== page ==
Monday, October 26, 2009
Chile Wreaths and Etymology
I was in Seattle recently for work and I got a chance to eat lunch at the famous Pike Place Market. After walking around I made my way to Post Alley and El Mercado Latino. This is rainy Seattle not New Mexico so I was surprised to see many gorgeous chile ristras and wreaths in so many shapes and colors! I took some photos for your enjoyment. All these chiles inspired me to write on the origins of the word "chile".
Chile or Pepper?
Christopher Columbus was the first European to encounter plants from the genus Capsicum in the Americas. In Spanish these plants came to be known as chiles (from their original Nahuatl name, chil). Columbus tried to pass these plants as the same spice known to Europeans as pepper. At the time pepper was highly priced in Europe, known as a spice, a preservative and a medicine. Black pepper (Piper Nigrum) is however from the family Piperacea, a spice native of South India. Columbus may have thought Capsicum and Piperacea were the same, since confused Europeans believed to be in India when the "new" word was first "discovered". This is the reason Native Americans are erroneously called "Indians", and why in English we are stuck with the same word (pepper) for two different plants.
Chile or Ají?
The South American country of Chile is long and skinny...but it is NOT named after a chile.
The name of the country has different roots than those of the chile pepper, originating from the Quechua chilli, a combination of the words "Chi", meaning trascendental and "Levu" (shortened to "Le"), meaning river. Loosely translated it means "The River of the Ancestors". Curiously, in South America the Spanish word for hot pepper is Ají picante, as opposed to chile, as it is known in Mexico and other North American Spanish speaking countries. However in all Spanish speaking countries black pepper is called pimienta a word similar to the Spanish word for bell pepper: Pimiento.
Chili or Chile?
"Chili" is the anglicisation of the word Chile, and it is used only in the US. It is also the name of the popular Chili stew made with meat, chiles and some times beans. The dish has its roots on food eaten in Mexico for centuries, basically meat seasoned with chiles, or "carne con chile", by its name in Spanish (literally it means "meat with chiles"). In the American Southwest the name of the dish (and the dish itself) went trough a reincarnation and became "Chili con Carne", or the powdered spice blend used to season this dish. The good folks of ChileTraditions mention that in 1983 New Mexico Senator Pete Dominici made an official congressional record on the correct way of spelling Chili: With an "E" at the end.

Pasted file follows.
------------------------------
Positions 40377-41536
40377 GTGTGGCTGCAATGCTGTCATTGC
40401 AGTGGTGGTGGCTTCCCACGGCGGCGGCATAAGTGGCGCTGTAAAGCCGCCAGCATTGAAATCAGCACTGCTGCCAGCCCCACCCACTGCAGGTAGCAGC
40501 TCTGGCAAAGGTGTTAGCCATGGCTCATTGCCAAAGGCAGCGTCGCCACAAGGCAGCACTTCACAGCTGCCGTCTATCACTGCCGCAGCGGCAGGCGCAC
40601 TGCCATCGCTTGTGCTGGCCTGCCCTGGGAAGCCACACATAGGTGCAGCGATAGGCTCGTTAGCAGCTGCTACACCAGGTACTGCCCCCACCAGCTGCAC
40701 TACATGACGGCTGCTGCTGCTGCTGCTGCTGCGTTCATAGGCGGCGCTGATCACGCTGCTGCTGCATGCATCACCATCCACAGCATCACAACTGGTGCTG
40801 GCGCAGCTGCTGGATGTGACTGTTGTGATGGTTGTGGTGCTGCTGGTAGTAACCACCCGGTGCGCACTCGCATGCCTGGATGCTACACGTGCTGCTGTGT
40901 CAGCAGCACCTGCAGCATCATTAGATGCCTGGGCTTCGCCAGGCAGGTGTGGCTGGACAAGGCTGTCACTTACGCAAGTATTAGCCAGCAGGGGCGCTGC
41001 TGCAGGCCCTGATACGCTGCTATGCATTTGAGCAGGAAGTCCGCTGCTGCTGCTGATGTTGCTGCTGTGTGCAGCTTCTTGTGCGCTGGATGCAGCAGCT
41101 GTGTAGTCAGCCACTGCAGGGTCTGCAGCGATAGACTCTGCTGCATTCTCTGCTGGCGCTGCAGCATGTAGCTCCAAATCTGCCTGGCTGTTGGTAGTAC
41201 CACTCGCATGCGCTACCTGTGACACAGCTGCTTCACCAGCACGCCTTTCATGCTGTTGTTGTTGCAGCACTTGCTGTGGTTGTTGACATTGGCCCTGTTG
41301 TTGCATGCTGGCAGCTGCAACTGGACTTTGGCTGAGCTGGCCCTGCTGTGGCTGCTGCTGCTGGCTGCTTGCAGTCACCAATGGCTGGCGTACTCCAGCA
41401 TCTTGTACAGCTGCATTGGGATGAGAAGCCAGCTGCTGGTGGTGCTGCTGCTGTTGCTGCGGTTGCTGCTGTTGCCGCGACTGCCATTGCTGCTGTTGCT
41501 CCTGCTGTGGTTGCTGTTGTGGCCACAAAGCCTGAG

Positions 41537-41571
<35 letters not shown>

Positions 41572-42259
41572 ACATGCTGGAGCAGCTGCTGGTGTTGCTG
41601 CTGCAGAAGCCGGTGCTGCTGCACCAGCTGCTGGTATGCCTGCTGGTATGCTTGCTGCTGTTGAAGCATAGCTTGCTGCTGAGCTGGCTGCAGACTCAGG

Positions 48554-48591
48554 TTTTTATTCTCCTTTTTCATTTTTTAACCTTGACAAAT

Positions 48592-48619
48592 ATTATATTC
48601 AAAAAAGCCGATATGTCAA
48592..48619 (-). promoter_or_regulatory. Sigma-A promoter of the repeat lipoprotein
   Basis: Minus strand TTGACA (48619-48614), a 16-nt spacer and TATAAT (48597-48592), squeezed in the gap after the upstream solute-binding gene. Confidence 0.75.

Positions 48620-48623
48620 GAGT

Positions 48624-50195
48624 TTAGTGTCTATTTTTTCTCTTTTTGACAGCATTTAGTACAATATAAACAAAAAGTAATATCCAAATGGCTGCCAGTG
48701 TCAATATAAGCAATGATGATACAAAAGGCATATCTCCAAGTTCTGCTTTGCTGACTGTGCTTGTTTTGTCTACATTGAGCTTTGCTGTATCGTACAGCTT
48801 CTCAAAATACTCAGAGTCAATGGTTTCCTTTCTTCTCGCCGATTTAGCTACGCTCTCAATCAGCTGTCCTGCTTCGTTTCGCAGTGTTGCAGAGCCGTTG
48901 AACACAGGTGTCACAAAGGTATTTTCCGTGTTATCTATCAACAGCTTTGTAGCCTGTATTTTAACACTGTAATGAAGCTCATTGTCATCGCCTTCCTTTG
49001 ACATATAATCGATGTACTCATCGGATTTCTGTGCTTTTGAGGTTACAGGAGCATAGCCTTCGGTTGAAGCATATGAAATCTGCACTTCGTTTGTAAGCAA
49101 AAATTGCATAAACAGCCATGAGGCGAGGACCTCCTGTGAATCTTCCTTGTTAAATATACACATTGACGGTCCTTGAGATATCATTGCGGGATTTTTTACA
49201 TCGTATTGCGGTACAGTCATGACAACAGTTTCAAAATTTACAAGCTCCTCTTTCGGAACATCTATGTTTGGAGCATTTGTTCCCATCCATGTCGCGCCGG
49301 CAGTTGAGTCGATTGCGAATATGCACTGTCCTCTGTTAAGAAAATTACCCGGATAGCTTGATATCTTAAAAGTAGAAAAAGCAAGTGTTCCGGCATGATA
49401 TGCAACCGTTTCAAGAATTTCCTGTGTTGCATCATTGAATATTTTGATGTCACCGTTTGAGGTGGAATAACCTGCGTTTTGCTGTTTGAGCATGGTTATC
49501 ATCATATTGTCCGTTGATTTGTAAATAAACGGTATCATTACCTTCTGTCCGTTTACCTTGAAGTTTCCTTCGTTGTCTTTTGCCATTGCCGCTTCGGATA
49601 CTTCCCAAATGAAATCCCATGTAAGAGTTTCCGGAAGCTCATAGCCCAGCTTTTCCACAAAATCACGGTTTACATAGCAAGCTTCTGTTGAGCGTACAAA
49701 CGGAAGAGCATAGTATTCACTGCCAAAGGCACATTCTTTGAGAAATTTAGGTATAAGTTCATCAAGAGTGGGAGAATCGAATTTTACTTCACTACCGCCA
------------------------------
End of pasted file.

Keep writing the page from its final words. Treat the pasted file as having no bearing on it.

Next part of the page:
More fastidious chile grammar and slang
English speaking folks usually say "chile rellenos" or simply "rellenos" when referring to the dish consisting of battered stuffed peppers. The plural of the Spanish word would be "ChileS rellenos", if there is more than one.
So, rellenos or not, how HOT are chiles really? The chemical called capsaicin in the chile stimulates the papillary glands and dermis and produces a "burning" sensation, and make you release endorphins, creating a reaction similar to heat exposure. The chile itself doesn't produce heat. Eating chiles while in the middle of a snowstorm won't save you from hypothermia.
The spiciest chile is probably the Habanero. It is spelled HabaNero, not Habañero, since it is named after the city of La Habana, where the chile was traded. The origin of this chile, however, was the Yucatan peninsula and it is featured in many delicious Yucatecan recipes.
In Spanish when something is spicy it is called "picante", from the word "picar", meaning something that pierces like a needle or stings like a mosquito. In Mexico the word chile also has sexual connotations, it alludes to the penis.
So my friends...Al Chile (A slang saying, meaning: To the point!)
If you go to Mexico don't ask for chile "caliente", if you are expecting something spicy - you'll just get something warm. If you are a guy, don't ask for someone to heat your chile, unless you are expecting...Oh, never mind. If you go to Seattle, make sure you visit Pike Place Market.